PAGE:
MIX07: Futures in Design

by Luke Wroblewski May 3, 2007

Kip Voytek’s Futures in Design talk at MIX07 outlined a number of trends happening in design today. In particular, he addressed the increasing impact of emotional design and multiple customer touch-points on the work of Interaction Designers.

  • Design is the difference between love and hate
  • Designers need to get past the success of individual interactions and focus instead on the full spectrum of touch-points between customers and products, brands, and companies including: pre/post purchase, out of box, cross-channel, support, etc.
  • In recent years, we’ve seen powerful emotional experiences. In addition to games, community experiences, and more –even error messages can be delightful. Example: Apple login shakes the screen when you enter a wrong password.
  • There’s a trend of design pundits going beyond the functional: Donald Norman wrote Emotional Design, Edward Tufte wrote Beautiful Design.
  • The Nielsen Echo: Clients catching up to usability considerations and beginning to hold back what can be done. What are we after is grins of delight and discovery in addition to efficiency.
  • Bandwidth leap backward: just because you can doesn’t mean you should.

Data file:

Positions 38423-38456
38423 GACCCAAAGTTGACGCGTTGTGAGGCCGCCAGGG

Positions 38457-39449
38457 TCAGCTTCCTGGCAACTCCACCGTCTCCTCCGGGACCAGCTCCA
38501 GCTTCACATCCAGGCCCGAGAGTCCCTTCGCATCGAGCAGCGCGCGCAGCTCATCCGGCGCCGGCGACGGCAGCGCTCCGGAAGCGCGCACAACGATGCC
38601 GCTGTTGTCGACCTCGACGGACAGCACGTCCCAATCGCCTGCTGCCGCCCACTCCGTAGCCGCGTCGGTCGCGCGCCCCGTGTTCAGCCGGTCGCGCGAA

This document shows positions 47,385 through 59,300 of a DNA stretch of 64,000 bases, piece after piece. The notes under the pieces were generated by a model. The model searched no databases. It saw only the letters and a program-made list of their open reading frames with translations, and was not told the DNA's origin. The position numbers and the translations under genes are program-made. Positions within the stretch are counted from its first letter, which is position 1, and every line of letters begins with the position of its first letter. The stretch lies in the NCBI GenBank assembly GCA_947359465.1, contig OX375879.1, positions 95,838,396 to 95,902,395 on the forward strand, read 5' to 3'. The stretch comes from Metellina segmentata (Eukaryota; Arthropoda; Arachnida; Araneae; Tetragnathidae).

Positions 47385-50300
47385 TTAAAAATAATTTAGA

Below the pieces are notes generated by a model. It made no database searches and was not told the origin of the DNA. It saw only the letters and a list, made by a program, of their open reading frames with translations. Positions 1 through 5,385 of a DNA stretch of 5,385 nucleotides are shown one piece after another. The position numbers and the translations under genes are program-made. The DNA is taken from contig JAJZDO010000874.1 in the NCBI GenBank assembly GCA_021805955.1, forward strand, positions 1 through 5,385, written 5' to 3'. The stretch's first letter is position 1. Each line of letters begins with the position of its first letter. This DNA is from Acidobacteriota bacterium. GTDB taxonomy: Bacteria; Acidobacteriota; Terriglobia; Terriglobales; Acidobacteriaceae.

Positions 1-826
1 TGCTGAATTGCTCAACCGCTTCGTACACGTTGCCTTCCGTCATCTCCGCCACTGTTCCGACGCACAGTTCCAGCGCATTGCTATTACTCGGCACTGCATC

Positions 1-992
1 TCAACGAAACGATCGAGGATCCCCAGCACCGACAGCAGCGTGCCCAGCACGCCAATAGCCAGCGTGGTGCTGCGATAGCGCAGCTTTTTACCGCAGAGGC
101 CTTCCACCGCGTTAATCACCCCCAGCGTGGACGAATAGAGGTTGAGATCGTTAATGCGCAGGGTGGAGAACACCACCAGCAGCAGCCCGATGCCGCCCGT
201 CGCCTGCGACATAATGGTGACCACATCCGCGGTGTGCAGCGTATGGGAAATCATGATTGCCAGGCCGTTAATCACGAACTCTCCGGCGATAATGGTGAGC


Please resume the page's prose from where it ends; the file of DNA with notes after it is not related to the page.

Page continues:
• Interaction designers have design accountability: usability, task completion, revenue goals.
  • Small pieces barley joined: design sites so they can be distributed. Bake this into early thinking.
  • Complexity needs to be managed not stripped out. Simplicity isn’t only subtraction.
  • Need new tools to do design work: richer design management not document management tools. Rich experiences require rich tools. If working in flatland, are likely not communicating effectively. Do our tools allow us to do the design we want?
  • Effective, not best practices: need to describe many effective solutions that people can select from in context.
  • User-centered design tends to focus too much on numbers. We’ll take all the numbers we can, but if we find a universal truth –that will guide the way.
  • Prototyping lets you play with real data and adjust experiences accordingly.
  • Comprehensive designers operate at the edge of their disciplines, which is where innovation happens.
  • Solid-state Web design: almost page-less interactions.
  • Get out of the way of a user with a task, save the user a click is precious, break any of these rules if there is an opportunity to delight a user.
  • Do more. Strive for delight. Break efficiency when delight can occur.